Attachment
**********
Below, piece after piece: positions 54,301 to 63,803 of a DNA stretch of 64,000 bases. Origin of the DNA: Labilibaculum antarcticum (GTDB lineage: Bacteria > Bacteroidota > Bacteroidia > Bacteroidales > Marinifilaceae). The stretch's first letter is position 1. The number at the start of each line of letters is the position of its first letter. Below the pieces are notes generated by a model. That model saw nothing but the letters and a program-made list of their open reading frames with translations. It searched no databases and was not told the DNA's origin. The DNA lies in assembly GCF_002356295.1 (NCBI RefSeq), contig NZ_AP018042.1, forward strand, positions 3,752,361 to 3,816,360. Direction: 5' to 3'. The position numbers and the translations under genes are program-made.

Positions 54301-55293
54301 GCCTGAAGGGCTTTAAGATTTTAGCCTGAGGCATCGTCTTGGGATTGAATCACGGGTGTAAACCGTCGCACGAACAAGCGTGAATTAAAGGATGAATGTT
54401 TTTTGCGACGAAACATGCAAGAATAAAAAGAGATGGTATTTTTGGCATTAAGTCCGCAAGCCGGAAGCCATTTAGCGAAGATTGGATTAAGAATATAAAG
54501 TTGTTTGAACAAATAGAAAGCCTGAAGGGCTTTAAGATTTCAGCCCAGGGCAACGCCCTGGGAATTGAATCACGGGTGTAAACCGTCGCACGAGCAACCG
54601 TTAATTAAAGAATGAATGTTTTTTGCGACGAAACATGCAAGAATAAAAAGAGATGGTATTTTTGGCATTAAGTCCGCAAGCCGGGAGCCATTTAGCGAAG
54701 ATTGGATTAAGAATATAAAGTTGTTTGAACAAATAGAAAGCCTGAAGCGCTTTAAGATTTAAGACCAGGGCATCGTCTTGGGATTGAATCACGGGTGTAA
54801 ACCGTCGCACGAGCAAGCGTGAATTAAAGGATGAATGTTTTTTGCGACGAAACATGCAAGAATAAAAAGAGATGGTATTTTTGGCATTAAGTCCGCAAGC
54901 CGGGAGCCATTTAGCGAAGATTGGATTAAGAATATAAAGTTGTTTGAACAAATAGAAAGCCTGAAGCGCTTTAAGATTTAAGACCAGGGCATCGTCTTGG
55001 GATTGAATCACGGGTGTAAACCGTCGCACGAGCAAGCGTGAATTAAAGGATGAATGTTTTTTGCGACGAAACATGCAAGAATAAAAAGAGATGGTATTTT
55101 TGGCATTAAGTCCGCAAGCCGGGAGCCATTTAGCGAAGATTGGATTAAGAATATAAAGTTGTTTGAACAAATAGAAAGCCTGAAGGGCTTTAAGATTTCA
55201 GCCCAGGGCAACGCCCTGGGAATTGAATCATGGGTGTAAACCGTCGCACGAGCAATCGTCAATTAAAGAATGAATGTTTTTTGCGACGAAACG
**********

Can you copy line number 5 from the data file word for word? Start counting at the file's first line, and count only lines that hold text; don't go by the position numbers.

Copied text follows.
54501 TTGTTTGAACAAATAGAAAGCCTGAAGGGCTTTAAGATTTCAGCCCAGGGCAACGCCCTGGGAATTGAATCACGGGTGTAAACCGTCGCACGAGCAACCG